5. Don't require customers to handle objects or cards. The Hindu shuffle can work well for a card force as it only requires then to say stop and you can flash the card to everyone.
  6. Have some memorable tricks. Make sure you have the right and well-rehearsed repertoire of tricks.
  7. Establish a good rapport with the servers in the restaurant. Try to stay out of their way and they will hopefully keep clear of you when you are performing.
  8. Dress the Part. Look professional and appropriate for the venue, this may mean a jacket and tie but does depend on the restaurant. Make sure you don't look the servers so you won't be asked for more napkins.
  9. Be helpful.  You are part of the restaurant's staff and should realize this important fact. If a customer has a problem with their service or food or whatever, offer to get their server or a manager to help straighten out the problem.
  10. Remember your Angles. While the table you are performing for may have only a head on angle, others for neighboring tables with also take a look at what you are doing. Best to use angle proof tricks for this venue.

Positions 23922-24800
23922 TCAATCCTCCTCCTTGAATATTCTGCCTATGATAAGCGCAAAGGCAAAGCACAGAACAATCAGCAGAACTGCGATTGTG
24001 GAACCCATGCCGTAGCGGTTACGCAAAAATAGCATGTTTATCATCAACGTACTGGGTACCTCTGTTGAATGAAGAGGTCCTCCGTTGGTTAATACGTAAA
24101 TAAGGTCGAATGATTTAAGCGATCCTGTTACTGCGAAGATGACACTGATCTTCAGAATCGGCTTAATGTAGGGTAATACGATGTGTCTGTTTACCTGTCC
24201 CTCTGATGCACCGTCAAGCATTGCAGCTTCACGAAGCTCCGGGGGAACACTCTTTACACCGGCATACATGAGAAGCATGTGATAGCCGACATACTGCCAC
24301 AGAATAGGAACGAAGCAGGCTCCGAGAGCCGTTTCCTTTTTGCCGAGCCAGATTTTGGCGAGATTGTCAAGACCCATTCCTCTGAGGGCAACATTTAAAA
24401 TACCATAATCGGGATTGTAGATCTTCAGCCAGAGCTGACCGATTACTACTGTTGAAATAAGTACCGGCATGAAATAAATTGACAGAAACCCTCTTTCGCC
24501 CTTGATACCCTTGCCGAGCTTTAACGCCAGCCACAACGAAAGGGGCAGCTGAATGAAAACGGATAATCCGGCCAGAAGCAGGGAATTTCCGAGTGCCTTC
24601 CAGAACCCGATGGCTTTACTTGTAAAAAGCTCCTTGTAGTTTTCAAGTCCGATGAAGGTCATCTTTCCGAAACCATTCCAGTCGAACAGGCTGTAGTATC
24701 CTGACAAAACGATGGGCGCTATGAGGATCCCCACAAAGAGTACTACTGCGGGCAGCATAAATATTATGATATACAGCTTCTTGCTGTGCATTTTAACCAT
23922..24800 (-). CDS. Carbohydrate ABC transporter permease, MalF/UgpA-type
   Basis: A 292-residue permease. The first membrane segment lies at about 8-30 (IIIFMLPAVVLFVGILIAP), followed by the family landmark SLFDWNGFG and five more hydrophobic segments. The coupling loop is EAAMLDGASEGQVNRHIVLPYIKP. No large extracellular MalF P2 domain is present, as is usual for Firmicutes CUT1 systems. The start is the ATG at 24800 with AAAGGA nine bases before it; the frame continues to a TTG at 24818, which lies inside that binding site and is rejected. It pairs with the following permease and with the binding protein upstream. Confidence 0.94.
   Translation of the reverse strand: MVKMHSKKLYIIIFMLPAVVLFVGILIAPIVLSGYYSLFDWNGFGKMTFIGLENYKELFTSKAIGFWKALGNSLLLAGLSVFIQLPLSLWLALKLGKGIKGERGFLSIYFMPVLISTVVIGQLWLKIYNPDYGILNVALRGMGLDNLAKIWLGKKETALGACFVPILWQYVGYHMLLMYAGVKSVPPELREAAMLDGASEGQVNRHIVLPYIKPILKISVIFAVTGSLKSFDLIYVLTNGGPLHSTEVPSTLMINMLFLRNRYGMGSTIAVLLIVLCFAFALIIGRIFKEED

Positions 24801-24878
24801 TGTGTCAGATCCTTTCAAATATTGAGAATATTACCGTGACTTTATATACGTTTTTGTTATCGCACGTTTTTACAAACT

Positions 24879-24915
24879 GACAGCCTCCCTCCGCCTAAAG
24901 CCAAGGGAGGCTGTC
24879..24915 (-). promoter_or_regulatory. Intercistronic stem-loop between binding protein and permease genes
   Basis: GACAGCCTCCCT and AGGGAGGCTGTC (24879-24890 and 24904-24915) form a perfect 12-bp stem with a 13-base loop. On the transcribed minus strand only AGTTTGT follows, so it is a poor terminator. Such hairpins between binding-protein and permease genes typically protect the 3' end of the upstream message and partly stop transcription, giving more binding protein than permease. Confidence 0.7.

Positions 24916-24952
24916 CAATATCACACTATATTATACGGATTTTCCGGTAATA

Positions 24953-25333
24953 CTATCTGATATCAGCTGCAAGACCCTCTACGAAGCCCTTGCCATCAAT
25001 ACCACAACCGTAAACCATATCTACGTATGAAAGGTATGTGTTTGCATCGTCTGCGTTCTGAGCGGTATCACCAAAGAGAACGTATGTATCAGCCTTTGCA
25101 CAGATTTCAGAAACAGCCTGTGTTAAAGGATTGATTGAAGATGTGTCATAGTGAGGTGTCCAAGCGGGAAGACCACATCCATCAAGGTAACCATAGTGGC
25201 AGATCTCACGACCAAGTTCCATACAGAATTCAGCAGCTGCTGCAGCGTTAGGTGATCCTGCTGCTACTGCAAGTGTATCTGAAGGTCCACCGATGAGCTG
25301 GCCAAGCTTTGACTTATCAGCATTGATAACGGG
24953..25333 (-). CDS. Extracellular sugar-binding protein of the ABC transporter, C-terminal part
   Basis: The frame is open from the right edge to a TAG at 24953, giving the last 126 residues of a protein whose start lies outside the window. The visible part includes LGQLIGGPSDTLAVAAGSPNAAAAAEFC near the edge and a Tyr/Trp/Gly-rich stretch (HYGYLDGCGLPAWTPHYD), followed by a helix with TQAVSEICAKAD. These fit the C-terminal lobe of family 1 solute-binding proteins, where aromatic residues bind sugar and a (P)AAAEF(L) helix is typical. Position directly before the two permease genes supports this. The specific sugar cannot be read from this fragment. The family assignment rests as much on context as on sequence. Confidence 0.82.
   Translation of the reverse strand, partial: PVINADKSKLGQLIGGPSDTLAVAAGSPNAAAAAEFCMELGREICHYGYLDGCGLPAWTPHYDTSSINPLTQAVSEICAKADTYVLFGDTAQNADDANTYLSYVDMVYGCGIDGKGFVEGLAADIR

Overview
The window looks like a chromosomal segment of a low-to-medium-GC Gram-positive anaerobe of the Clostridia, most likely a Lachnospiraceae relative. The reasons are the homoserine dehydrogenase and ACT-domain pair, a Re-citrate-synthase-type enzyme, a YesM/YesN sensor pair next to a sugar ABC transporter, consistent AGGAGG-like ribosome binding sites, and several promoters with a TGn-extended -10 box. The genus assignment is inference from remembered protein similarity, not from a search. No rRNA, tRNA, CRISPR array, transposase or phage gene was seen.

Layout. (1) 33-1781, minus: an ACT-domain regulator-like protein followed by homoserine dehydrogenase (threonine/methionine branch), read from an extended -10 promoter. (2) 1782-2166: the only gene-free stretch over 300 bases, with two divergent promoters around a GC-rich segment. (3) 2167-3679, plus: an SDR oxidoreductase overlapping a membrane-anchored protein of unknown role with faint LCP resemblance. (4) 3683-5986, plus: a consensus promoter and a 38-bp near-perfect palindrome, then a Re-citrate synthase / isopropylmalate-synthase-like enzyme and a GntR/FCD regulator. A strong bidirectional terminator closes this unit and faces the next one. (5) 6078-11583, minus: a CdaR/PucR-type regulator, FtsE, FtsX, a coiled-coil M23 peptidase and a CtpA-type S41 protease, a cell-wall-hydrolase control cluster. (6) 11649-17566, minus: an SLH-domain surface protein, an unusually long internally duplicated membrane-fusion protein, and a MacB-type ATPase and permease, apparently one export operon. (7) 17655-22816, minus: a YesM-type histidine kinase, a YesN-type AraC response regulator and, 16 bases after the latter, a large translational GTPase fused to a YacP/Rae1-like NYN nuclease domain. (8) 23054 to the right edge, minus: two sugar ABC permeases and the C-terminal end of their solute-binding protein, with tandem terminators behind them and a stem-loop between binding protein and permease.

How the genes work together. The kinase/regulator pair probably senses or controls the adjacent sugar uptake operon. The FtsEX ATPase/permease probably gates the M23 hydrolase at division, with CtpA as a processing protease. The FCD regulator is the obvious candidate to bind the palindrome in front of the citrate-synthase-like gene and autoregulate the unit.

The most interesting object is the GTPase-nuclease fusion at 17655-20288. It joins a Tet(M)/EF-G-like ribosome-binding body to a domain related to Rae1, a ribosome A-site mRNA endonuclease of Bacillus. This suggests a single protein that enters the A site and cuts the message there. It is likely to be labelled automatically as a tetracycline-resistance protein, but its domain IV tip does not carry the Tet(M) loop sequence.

11. Vary your Act. Be sure to be able to add effect to your act so repeat customers can always get a something new and fresh.
  12. Timing is Everything. The best time to perform is right after the customer's order is taken. Best to stay away before ordering and right after the food has arrived. If the food arrives during your set, wrap up quickly and get off to the next table.
  13. Keep Organized. You need to know where in your pockets everything is and it needs to go back in the right spot and be reset and ready to go.  Your should know exactly where everything is, which pocket has which trick.
  14. Starting your Set. Introduce yourself to the people at the table by name and explain that you are part of the entertainment for the restaurant and ASK if they would like to see some magic. Don't force yourself on anyone as some may prefer to be catching up with old friends or family and do not want the interruption.  Don't be offended if they don't want to see anything, you should just politely leave and you may tell them that if they would like to see you later just to ask their server.